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Seniors: Our underestimated prospects

We’re all aware of the Baby Boomers — that huge generation born between ’46 and ’64. There are 76 million of them. They represent 27 percent of the population, a titanic target market and, clearly, our industry is taking aim at them. The best example of that is the re-designed website with an excellent boomer section. It even features the nation’s first boomer born, according to the government. She is Kathy Casy-Kirschling, 62, a boater whose boat is appropriately named “First Boomer.” 

But the development of new feature sections for shouldn’t stop there. It’s time to also recognize that seniors (born before ’46) may be our most underestimated market today. While not quite as big a target as the Boomers, there are still an estimated 55 million seniors nationally. What’s more, these people don’t even like to be called “Seniors” because they believe they’re just middle aged. And, they’re writing a new script for getting older anchored in active lifestyles, claims Margaret Morganroth Gullette in her book “Declining to Decline.” 

These new “middle agers,” some retired and some still working, are already far more active than their predecessors. Equally important, they also have the most wealth per capita in the country today! That makes them another prime target group for our marketing because boating is a perfect fit for their active living. Innovations like joy stick docking, wider stairs replacing old ladders to the bridge, big-screen electronics at the helm and much more make boating easier and more accessible to them.

In Aging Today, editor Paul Kleyman holds that relatively little marketing is really being done to this segment. It reflects an underlying negative attitude of younger advertising executives about older audiences.

I suppose it is hard for an ad agency copywriter in his or her 30’s to think the new “middle agers” are cool. But, the truth is, if we combine the Boomers and the new “middle agers” we’re talking about 70 percent of all purchasing power.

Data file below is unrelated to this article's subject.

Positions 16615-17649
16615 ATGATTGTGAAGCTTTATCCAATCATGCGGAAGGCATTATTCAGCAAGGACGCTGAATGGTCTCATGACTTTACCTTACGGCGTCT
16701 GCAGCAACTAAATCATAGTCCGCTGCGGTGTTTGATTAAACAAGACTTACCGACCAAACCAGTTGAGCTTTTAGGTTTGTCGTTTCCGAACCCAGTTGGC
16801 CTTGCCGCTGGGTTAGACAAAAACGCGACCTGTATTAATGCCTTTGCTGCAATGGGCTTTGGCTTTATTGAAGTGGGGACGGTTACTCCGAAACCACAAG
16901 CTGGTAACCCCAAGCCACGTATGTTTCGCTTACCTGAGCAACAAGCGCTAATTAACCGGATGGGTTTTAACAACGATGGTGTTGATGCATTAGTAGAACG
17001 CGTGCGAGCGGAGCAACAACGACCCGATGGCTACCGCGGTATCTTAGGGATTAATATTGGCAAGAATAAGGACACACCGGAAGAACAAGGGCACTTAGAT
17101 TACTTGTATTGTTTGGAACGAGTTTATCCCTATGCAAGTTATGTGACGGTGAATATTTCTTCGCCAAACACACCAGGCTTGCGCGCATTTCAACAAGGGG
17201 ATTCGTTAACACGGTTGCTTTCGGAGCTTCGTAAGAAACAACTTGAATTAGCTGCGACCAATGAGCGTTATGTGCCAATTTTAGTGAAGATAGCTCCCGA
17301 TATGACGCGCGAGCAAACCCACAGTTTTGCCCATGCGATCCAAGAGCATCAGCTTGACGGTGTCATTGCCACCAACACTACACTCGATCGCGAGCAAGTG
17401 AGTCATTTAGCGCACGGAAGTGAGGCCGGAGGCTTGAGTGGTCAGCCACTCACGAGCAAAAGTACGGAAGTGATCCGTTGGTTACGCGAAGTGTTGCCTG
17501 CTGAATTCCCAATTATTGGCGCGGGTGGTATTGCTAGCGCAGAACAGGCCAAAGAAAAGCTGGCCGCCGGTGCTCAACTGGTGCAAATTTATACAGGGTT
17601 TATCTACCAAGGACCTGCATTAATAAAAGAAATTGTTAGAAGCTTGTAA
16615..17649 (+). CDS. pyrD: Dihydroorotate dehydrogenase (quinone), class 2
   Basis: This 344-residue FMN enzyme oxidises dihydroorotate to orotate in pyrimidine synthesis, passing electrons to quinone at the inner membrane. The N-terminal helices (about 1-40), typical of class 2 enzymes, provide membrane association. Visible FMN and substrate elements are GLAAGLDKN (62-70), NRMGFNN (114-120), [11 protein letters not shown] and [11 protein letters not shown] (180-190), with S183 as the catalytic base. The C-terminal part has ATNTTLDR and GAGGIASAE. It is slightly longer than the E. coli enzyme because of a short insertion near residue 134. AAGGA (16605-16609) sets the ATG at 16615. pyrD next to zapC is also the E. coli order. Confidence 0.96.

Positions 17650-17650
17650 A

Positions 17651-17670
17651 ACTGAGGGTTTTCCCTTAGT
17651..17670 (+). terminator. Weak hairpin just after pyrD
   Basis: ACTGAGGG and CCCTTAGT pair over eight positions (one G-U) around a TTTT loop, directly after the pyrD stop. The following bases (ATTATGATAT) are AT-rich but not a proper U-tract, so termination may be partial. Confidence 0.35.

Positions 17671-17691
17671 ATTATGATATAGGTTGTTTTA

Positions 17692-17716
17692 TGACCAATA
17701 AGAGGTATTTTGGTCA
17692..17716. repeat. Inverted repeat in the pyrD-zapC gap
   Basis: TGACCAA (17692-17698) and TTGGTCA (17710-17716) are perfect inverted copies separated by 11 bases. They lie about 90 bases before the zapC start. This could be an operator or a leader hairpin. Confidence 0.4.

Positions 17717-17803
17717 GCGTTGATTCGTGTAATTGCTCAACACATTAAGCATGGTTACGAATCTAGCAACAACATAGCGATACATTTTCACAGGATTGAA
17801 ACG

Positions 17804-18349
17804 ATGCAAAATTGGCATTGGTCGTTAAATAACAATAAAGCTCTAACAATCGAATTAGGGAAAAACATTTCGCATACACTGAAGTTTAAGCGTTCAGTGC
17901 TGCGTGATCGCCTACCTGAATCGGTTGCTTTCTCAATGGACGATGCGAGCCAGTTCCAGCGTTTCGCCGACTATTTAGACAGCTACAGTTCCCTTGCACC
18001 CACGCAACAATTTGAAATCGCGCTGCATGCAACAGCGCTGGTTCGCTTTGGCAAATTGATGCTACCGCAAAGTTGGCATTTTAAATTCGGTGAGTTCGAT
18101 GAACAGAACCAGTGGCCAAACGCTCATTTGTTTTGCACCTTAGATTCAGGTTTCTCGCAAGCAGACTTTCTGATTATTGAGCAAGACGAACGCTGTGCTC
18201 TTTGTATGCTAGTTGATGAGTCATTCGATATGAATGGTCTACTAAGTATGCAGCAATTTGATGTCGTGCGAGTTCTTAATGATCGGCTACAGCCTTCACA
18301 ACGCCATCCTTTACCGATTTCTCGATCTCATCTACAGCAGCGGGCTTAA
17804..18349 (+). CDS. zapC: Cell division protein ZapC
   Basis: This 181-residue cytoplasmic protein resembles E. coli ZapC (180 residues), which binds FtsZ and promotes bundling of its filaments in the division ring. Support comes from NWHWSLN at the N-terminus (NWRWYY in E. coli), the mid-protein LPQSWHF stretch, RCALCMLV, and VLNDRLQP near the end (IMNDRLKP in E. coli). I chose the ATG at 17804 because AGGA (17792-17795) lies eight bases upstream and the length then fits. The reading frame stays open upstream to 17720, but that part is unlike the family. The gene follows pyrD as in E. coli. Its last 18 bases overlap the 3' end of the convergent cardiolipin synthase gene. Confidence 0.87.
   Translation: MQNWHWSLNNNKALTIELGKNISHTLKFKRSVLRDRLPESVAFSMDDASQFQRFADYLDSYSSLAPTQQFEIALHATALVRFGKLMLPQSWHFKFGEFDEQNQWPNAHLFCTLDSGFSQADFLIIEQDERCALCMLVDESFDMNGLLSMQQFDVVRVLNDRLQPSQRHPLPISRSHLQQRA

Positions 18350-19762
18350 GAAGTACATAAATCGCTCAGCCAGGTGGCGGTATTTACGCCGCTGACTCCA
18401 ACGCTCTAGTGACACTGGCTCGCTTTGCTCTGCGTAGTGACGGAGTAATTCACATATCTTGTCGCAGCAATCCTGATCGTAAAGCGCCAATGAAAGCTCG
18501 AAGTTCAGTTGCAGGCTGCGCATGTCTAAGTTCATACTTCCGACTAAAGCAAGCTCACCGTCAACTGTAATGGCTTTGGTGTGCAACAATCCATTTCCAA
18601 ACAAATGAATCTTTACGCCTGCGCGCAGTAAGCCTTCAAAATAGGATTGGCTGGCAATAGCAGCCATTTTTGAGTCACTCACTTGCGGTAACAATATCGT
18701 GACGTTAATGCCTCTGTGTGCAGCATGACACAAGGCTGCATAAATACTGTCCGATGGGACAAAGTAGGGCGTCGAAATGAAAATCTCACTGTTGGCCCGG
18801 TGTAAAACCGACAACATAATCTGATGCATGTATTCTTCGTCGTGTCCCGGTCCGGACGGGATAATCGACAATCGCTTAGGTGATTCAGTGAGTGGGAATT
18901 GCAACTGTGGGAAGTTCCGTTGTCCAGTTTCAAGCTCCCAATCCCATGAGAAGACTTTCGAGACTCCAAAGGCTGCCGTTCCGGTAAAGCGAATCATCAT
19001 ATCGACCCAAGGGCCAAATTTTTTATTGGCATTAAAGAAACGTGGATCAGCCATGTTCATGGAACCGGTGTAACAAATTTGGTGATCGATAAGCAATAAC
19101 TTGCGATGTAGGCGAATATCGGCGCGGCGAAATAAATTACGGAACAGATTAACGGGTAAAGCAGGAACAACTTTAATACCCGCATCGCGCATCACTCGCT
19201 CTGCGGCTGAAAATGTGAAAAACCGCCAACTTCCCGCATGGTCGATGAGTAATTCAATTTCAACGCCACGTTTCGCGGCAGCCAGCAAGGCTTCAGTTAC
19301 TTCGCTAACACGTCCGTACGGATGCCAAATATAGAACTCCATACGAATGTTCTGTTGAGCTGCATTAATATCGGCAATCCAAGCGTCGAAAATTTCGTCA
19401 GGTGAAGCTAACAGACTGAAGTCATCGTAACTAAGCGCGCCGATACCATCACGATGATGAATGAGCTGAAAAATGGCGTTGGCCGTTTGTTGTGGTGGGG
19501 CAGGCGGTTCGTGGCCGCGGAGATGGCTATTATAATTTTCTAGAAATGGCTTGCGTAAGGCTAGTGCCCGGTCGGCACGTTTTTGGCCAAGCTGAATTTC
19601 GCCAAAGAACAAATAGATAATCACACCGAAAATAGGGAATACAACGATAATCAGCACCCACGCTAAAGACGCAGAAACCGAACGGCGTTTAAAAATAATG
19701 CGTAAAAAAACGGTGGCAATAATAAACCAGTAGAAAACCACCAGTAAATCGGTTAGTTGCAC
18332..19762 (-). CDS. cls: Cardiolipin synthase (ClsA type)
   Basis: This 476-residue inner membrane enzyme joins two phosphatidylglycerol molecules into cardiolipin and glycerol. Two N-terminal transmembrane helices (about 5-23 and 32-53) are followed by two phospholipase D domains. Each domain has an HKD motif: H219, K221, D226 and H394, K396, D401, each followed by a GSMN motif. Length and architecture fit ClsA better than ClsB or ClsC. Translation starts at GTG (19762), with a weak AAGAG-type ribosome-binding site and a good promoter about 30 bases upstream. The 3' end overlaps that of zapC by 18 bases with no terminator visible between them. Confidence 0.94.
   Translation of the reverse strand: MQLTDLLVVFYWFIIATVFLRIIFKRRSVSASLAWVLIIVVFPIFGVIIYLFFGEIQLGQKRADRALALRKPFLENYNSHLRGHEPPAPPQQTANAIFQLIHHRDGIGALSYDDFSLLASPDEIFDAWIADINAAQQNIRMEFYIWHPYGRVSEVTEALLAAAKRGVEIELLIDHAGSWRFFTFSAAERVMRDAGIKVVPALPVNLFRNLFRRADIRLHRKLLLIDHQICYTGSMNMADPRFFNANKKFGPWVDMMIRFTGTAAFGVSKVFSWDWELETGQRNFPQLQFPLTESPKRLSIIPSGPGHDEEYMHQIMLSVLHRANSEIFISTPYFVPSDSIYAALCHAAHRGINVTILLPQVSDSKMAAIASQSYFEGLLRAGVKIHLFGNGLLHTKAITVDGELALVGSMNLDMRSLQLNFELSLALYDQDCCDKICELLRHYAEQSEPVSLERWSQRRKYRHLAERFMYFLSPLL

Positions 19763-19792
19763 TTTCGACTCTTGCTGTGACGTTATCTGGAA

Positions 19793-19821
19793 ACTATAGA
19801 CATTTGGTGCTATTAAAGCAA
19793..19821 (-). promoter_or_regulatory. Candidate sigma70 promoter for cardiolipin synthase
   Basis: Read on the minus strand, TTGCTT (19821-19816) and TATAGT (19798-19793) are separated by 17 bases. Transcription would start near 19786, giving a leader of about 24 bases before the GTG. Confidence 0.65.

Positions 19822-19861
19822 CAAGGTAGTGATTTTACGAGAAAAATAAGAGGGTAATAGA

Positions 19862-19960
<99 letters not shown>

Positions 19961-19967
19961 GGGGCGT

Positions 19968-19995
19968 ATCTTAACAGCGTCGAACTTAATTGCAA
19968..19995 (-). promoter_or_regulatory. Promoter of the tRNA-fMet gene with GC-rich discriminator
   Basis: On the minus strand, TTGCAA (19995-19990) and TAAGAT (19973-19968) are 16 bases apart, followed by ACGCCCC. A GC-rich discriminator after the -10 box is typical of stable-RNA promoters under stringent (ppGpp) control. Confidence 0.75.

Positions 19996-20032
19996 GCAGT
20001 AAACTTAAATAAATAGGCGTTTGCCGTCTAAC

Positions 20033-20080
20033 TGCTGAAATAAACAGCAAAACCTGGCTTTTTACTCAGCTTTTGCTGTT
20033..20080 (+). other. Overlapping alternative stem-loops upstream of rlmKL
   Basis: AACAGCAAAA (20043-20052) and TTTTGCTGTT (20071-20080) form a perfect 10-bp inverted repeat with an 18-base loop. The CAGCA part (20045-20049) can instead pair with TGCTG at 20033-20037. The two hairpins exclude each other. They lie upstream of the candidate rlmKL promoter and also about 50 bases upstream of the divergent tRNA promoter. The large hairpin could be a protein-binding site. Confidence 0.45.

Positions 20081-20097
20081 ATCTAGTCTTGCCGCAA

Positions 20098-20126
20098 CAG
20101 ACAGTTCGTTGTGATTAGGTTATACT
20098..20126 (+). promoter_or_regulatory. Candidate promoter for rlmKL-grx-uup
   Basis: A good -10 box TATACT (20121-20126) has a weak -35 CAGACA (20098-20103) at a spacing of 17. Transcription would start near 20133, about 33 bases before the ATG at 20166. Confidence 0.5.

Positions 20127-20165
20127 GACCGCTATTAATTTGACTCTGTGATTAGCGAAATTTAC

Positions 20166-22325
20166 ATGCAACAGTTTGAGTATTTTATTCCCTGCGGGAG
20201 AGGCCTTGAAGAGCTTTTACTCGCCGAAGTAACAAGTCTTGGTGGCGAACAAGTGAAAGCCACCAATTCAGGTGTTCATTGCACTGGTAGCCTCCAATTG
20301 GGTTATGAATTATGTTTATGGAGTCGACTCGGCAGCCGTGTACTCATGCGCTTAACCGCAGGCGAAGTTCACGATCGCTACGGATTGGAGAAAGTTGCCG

So, let’s keep up our appeal to the boomers who are sure to be more active and live longer in good health than any previous generation in history. But let’s cash in on the whole picture by appealing to the new ‘middle agers” who are already living the active lifestyle.


4 comments on “Seniors: Our underestimated prospects

  1. pedro

    I love Norm’s articles, but he’s dreaming here. As a retired executive from our industry I sure wish this were true, but if you haven’t had good experiences when you were younger you aren’t going to be enticed by the best ads in the world when you are 60+.

    PS – gas at our marina (near Crystal River, Fl.) was $5.40 last thursday! Sell that to a prospective

  2. Van Snider

    Norm, I think the most effecting marketing to the “born before 46″ group as well as the “older” baby boomers, should be based on the concept of providing quality time with grandkids via boating. When it comes to spending money, Grandparents just can’t resist spending dollars that related to their grandkids. I know my grandchildren always want to go with Grandpa to the boat. Anyone working this approach?

  3. Paul K

    Norm, I agree with you almost 100%. Boomers are looking for new experiences — trying and deciding what appeals to them. And, they want to learn. In my opinion (IMO, for the text crowd), the key to this market is Education and Boat Renting. “Education” in the sense of boating rules, navigation, history, environmental issues, etc… The Boomer generation values education and experiential learning. “Boat renting” in the sense of “try before you buy.” After all, it is a big invenstment to make. Or, perhaps, tie boating to other learning experiences, like snorkeling or scuba diving or fishing.

    Why “almost 100%?” Only because a good copywriter or marketing person can research a market and design advertising without being part of that demographic. This can be seen in some of the most successful ads of all time.

    I enjoy your articles!

  4. dave boso

    You know it is true the senior professionals will be a good target for our sales efforts , even the seniors that worked at good jobs, have an education, have some 401k, or have some fund money,
    But here in the “boonies” we have a bunch of senoirs that when approached to buy” oh I’m on a fixed income” I can’y buy that.

    Well I have suspected for years that the only guy in this world that’s not on a fixed income is a bugular, he can decide to rob your house tonight ,or not.

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